jim2September 19th, 2014 at 3:13 pm

I think your answer was that you would pass.

I interpreted your explanation to be that:

– 2S is probably a playable contract, likely a plus score,
– South has a bit more strength than minimum for bidding 2H,
– South has incurred extra risk by bidding 3C (turning a plus into a minus),
– There are some North hands for which bidding 3C will not lead to a minus,
– There are some North hands for which bidding 3C will improve the result,
– When North bids 3D, South must hope that is a playable contract, and
– At MPs, South must hope 2S does not make +140

If I were to attempt to analyze further, I would probably try to work out what the relative probabilities were of North’s various replies.

That is:

– Pass — South must hope to have hit North’s suit, maybe +130 versus +110, or 2S goes down
– 3D —- South hopes North has a long and weak D suit with little in transferable values
– 3H —- 2-3 in the majors? 1-3? With such a weak H suit, would South bid 3S? If so, same as 2S but more risk
– 3S —- South could hardly bid 4S, so same as 2S but more risk
– 3N —- This has potential to score well, but how likely is it really after the timid correction to 2S?
– 4C —- Would South bid 5C? It is the only real chance to outscore 2S. How likely is an 11-trick game, though?
– 4D —- Hardly possible
– 4H —- Hardly possible
– 4S —- This has real potential to outscore 2S, but how likely is it that 3C would elicit such a response?

In my humble opinion, South’s 3C bid hopes that either North is at top end of range but could still somehow muster only a 2S bid, or has a long, weak minor suit such that 3C or 3D would make while 2S would not. Additionally, South can hope that small extra strength will be enough to score +140 the same as at 2S should the bidding end at 3S.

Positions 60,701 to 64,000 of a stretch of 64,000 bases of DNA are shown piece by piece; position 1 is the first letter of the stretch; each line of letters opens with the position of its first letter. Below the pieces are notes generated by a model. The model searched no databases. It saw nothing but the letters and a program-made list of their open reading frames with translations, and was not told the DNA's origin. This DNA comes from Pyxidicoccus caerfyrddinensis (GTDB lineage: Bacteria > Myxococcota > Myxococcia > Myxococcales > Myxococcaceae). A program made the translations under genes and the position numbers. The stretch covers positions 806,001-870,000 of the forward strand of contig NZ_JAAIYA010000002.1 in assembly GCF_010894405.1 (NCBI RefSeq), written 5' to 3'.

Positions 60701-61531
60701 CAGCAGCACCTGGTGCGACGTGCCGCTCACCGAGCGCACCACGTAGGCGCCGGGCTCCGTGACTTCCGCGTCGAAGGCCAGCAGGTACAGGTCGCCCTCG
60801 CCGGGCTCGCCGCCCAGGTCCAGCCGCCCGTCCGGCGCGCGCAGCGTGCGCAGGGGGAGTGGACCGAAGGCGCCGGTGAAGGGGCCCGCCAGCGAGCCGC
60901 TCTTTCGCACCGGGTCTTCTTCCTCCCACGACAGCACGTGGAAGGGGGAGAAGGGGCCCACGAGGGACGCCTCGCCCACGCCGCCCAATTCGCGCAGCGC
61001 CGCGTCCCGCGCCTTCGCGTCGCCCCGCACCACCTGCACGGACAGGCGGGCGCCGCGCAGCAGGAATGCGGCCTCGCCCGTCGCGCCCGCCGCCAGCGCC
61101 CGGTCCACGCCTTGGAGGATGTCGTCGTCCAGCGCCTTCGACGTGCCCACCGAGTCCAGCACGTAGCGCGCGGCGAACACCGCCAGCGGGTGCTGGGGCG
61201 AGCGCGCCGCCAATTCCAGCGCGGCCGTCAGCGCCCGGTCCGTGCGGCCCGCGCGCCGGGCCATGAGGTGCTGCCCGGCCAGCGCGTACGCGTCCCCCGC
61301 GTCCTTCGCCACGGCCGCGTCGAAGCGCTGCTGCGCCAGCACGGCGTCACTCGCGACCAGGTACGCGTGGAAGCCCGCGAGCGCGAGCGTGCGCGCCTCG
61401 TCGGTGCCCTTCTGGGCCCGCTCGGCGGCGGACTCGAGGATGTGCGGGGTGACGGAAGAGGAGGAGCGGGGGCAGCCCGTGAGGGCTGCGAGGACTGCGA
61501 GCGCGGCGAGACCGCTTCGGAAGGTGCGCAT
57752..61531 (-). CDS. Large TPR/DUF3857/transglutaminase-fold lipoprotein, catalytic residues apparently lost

I might bid 3C, as well but — if I did — I would not be nearly as optimistic as the BWTA answer seems to be. You see, I think 3D is easily the most probable response.

bobby wolffSeptember 19th, 2014 at 4:28 pm

Hi Jim2,

First of all, I appreciate your determination in using this hand to set a standard on how important every decision, both great and small, can be in at most seeking perfection, but at least, taking very seriously every bidding crossroad.

Yes, with the specific hand I would definitely, over the preference to 2 spades, take another bid (3 clubs) simply because I think it is worth it. Some frequent bidding sequences lend themselves to wide variances in strength and after responding 1NT to partner’s major and then preferring partner’s original suit (in this case spades) is one of those.

Because of the above there have been attempts at narrowing those variances, but if they experiment, artificiality comes into the picture, to the tune of either the Bart or the Gazzilli convention. At least at this time I prefer to only talk about normal handling and not modern scientific, mind challenging memory.

The responder, by returning to partner’s 2 of a major will normally have exactly 2 trumps, but anywhere from a weak 6 points to a good 9, but, if a forcing NT is played it is possible that the return to 2 spades may include even a slightly better hand than 9 points.